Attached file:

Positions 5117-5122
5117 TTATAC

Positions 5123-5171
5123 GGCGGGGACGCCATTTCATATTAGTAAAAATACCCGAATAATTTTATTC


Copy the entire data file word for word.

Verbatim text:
Positions 5117-5122
5117 TTATAC

Positions 5123-5171
5123 GGCGGGGACGCCATTTCATATTAGTAAAAATACCCGAATAATTTTATTC